“This new national legislation will mean some changes for some building owners,” says Acting Mayor Paul Eagle.
“The good news is that the vast majority of the earthquake-prone building notices have already been issued for our city so owners know how long they have to strengthen their buildings. The Council has been leading in this area for over 30 years.”
Some 720 buildings in Wellington are deemed earthquake-prone by the City Council. Cr Iona Pannett, the Council’s Portfolio Leader for Infrastructure and Sustainability, says good progress is being made by owners to get the buildings strengthened - in particular a number of owners of heritage buildings are getting on with the work.
The Building (Earthquake-prone Buildings) Amendment Act 2016 avoids a “one-size-fits-all” approach, prioritising geographic areas and buildings that pose the greatest risk to life safety. New Zealand is categorised into areas of high, medium and low seismic risk (with timeframes for identifying potentially earthquake-prone buildings of five, 10 and 15 years, and timeframes for strengthening earthquake-prone buildings of 15, 25 and 35 years, dependent on the seismic risk of the area).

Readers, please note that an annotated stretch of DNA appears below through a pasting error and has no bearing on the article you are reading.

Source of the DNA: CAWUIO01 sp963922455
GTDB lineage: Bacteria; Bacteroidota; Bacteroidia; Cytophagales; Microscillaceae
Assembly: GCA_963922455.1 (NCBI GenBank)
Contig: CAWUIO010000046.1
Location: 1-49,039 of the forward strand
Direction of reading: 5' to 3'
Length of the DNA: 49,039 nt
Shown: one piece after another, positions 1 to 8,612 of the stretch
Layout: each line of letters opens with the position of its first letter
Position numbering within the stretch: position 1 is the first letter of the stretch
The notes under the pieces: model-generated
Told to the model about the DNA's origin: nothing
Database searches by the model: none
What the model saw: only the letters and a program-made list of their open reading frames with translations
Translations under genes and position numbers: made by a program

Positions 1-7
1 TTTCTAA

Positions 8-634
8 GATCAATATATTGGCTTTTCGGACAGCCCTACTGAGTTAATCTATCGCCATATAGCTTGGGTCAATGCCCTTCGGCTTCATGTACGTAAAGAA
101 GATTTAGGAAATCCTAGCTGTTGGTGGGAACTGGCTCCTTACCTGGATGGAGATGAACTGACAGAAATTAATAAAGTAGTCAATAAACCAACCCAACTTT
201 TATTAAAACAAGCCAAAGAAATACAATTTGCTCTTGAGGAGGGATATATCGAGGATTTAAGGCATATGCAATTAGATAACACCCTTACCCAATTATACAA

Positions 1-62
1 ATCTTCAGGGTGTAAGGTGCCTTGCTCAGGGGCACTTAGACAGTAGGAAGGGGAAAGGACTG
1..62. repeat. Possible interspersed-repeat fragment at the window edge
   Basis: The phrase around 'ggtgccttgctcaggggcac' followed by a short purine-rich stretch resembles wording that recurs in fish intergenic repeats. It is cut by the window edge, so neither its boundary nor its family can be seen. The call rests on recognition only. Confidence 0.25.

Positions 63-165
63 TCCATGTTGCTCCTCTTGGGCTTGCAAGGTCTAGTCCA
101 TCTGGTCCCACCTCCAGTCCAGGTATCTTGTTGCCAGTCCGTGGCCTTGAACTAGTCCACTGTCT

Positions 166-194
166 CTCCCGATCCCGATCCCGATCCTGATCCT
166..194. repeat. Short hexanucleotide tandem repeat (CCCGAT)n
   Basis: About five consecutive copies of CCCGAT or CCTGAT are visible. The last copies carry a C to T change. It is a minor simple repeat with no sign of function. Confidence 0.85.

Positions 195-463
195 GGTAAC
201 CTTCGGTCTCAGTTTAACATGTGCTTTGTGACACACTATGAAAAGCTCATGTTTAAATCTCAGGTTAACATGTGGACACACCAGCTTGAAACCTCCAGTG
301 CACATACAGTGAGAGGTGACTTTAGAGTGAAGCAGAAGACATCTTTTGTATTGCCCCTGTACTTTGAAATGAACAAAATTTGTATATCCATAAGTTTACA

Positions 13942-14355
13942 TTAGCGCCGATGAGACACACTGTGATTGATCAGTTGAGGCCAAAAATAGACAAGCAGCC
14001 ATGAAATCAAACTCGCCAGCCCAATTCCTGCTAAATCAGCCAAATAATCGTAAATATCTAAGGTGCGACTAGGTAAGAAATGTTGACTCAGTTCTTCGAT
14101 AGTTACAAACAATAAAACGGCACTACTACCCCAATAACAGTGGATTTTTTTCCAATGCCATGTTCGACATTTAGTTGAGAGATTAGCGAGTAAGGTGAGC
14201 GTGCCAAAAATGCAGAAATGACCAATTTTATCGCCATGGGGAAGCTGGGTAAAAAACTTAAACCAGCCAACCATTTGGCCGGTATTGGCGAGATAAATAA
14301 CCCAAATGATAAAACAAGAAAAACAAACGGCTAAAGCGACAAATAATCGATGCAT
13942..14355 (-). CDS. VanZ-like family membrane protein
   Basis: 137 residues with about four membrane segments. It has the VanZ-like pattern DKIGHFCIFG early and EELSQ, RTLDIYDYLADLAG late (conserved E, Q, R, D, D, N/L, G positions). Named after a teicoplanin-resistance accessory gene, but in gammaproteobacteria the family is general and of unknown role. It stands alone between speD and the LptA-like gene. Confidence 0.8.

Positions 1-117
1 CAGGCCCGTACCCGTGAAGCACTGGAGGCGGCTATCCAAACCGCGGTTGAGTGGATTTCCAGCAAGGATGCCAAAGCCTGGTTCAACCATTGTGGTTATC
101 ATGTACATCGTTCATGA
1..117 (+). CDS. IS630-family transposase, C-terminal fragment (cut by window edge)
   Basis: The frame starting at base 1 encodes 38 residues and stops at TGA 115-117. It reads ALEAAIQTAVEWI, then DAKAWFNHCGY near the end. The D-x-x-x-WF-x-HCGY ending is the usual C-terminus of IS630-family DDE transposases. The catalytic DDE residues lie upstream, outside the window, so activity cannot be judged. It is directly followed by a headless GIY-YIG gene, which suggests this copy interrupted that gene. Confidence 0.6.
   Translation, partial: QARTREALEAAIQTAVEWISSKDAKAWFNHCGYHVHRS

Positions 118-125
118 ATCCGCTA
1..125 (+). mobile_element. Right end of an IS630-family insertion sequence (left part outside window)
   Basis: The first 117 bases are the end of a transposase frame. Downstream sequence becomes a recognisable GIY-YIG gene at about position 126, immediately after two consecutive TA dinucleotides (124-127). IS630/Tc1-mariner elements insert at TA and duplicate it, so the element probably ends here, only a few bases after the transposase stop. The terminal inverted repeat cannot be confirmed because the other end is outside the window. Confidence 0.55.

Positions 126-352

“Naturally Wellington is in the high-risk category, it’s why we’ve been so active and are now ahead in this space. This national policy reinforces the direction the City Council has taken and the diligence that Wellington building owners have shown in getting their buildings strengthened,” says Cr Pannett.
“The Council does however understand that major costs are involved in strengthening buildings so we’ve made some rates relief available to owners as well as grants for owners of heritage buildings,” says Cr Pannett.
“The Council also believes there is a need for some government intervention in this area to lessen the financial strain on the owners of buildings that do have to be strengthened. There is no surprise that the costs for strengthening are high.”
Details regarding the new legislation:
Wellington building owners will receive a letter from Council within the next few weeks explaining the new policy and what it means in more detail. For the majority it will mean no change aside from a new notice.
The existing yellow and red notices will be replaced with a standardised national sign.
The methodology will be available on MBIE’s website along with the Engineering Assessment Guidelines (an update to the Engineering Redbook). Regulations available at www.legislation.govt.nz